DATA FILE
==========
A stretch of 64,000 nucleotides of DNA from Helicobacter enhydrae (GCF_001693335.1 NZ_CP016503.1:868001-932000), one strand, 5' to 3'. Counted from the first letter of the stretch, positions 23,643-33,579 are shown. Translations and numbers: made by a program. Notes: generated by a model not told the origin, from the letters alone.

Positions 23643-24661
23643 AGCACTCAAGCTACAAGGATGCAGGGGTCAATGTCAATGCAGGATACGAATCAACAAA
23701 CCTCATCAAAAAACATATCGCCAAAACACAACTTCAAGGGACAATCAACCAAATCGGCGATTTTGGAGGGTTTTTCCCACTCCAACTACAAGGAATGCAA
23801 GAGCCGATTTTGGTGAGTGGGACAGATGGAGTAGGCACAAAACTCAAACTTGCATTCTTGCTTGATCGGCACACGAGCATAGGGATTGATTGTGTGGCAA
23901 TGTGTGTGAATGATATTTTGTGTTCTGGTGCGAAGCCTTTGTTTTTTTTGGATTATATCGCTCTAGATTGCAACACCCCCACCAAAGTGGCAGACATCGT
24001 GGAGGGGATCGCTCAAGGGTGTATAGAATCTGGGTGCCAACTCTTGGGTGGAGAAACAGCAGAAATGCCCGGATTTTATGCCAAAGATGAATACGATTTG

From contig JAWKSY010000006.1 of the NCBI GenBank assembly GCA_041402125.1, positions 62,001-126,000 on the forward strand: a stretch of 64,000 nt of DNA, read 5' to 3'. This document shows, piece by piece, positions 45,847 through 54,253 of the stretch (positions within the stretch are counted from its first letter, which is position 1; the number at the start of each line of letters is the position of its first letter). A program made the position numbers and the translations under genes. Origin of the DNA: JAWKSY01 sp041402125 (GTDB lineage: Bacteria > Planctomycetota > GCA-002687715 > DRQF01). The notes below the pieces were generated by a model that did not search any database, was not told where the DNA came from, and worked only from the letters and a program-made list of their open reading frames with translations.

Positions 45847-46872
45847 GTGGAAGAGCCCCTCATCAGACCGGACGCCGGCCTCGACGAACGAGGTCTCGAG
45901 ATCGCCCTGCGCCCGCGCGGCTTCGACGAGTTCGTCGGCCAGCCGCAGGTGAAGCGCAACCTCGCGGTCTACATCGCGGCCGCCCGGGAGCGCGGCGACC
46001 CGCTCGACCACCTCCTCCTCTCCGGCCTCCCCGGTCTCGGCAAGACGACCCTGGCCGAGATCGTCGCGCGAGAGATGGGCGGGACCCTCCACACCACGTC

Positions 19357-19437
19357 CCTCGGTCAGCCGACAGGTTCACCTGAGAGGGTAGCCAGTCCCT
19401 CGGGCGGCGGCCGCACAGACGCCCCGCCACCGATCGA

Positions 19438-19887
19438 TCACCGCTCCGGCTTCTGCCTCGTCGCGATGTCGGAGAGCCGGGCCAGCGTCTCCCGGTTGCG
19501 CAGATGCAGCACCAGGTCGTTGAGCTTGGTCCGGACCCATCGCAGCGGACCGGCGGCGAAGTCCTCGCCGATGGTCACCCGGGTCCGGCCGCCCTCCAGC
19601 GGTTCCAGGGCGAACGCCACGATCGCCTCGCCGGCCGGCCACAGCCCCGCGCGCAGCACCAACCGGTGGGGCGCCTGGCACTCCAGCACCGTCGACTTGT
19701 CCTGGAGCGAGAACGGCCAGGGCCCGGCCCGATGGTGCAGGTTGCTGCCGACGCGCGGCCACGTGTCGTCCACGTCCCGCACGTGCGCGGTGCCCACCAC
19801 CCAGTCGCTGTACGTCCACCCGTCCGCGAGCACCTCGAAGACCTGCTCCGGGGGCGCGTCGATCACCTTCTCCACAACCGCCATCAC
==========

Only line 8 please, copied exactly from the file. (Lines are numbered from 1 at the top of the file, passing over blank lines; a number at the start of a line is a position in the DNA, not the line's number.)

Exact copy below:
From contig JAWKSY010000006.1 of the NCBI GenBank assembly GCA_041402125.1, positions 62,001-126,000 on the forward strand: a stretch of 64,000 nt of DNA, read 5' to 3'. This document shows, piece by piece, positions 45,847 through 54,253 of the stretch (positions within the stretch are counted from its first letter, which is position 1; the number at the start of each line of letters is the position of its first letter). A program made the position numbers and the translations under genes. Origin of the DNA: JAWKSY01 sp041402125 (GTDB lineage: Bacteria > Planctomycetota > GCA-002687715 > DRQF01). The notes below the pieces were generated by a model that did not search any database, was not told where the DNA came from, and worked only from the letters and a program-made list of their open reading frames with translations.